Conspicuous Consumption in Sinclair Lewis' Babbit

Powerful Essays
Conspicuous Consumption in Sinclair Lewis' Babbit

The idea of conspicuous consumption, or buying unnecessary items to show one's wealth, can be seen in Babbitt by Sinclair Lewis. Lewis describes the main character of the book, George F. Babbitt, as a person who has his values and priorities all mixed up. Babbitt buys the most expensive and modern material goods just to make himself happy and make people around his aware of his status. He is more concerned about these items than about his wife or children and to him, "god was Modern Appliances" (Lewis 5). Through Babbitt, Lewis is attempting to show how the average American person will do or buy anything, even if unnecessary, only to show off and make peers think highly of him or her. As seen in Babbitt, George wakes up to the "best of nationally advertised and quantitatively produced alarm-clocks, with all modern attachments" (3). Babbitt is extremely satisfied to be awakened by this expensive clock because it raises his value to the world. A regular alarm clock can do, but George Babbitt needs the top-of-the-line model to show off his wealth. He, along with the rest of the citizens in the book, takes great value in his car, which to him was "poetry and tragedy, love and heroism" (22). One must think that of his family and friends, not of a piece of metal sitting in the garage. Babbitt continues his conspicuous consumption lifestyle by vowing to quit smoking and then going out and buying "the electric cigar lighter which he had coveted for a week" (51). Therefore, Babbitt does not necessarily buy the lighter for himself, but to show to everyone around him that he has the money to buy it, and consequently feels superior to them. The fi...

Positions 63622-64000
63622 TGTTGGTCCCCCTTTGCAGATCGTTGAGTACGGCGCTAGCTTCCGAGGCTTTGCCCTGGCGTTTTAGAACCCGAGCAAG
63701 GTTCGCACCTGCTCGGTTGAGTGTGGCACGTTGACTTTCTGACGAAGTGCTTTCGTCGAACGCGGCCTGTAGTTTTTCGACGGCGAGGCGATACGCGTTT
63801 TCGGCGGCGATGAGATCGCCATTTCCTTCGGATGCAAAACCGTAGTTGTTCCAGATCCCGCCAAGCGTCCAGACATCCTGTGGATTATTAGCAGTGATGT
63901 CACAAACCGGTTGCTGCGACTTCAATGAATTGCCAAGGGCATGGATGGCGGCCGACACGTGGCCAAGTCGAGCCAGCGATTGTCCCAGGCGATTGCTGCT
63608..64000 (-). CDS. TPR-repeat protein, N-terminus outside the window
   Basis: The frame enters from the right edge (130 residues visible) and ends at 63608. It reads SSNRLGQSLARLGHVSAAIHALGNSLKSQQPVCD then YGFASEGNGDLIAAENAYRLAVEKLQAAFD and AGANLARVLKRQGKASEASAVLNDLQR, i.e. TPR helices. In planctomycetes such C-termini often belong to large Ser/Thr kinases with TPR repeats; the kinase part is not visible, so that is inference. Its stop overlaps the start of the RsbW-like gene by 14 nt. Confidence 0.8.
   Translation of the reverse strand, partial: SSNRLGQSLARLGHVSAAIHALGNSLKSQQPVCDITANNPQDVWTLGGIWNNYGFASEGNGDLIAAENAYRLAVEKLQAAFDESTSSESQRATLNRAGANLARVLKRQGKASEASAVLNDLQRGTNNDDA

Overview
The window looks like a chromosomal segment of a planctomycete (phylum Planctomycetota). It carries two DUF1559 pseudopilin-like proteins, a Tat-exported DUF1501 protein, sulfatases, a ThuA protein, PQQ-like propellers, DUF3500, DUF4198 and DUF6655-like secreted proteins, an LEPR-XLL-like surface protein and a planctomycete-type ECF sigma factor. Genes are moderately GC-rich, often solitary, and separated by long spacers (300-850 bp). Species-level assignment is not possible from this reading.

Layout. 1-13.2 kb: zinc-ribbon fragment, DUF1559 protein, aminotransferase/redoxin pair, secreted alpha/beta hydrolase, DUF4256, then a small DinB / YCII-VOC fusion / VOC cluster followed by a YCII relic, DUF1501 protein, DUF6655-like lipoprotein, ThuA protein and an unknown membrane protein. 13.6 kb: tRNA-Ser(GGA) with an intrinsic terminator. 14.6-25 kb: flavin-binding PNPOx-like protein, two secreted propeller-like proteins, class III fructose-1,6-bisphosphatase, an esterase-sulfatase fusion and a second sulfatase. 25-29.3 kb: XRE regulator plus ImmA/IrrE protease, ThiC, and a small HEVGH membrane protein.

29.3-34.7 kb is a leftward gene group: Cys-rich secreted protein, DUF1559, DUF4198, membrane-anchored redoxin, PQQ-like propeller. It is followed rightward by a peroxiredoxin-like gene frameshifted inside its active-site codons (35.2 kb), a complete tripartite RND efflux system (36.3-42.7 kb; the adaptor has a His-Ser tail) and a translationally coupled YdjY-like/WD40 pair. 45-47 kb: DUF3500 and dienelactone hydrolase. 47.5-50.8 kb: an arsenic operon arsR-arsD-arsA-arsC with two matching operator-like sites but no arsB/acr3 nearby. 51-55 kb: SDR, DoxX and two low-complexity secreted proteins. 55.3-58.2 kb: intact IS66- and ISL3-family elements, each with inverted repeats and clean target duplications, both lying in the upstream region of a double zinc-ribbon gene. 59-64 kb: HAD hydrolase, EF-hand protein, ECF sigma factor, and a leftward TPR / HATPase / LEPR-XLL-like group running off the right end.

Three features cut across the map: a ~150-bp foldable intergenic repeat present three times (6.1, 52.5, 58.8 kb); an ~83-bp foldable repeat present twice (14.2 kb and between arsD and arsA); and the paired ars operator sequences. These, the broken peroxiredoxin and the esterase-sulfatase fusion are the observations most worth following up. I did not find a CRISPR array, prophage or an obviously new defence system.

... middle of paper ...

...In the end, the Rolex watch on the hand of a rich man is not used to tell time, rather to tell the world of his accomplishments and his burgeoning bank account.

Works Cited

Brooks, John. Showing off in America. Boston: Little and Brown, 1979.

Feingold, Danny. "Pooches Lap up the Attention at Dog Day Care." Los Angeles Times

11 Aug. 1999, home ed.: E2 Lexis/Nexis.

Henahan, Donal. "Could Veblen Explain Today's Opera?" New York Times 19 Apr. 1987,

final ed.: B21 Lexis/Nexis.

Laurence, Ben. "Pounds 100 up in Smoke. Hedonism is back." The Observer

24 May 1998: 2 Lexis/Nexis.

Lewis, Sinclair. Babbitt. 1922. New York: Signet, 1998.

Reiss, Michael. "Are you suffering from affluenza?" New Statesman 5 Aug. 2002: 13.

Walker, Michael. "The Beverly Hills-Mobile." New York Times 15 Sept. 2002, late ed.: B1 Lexis/Nexis.
Get Access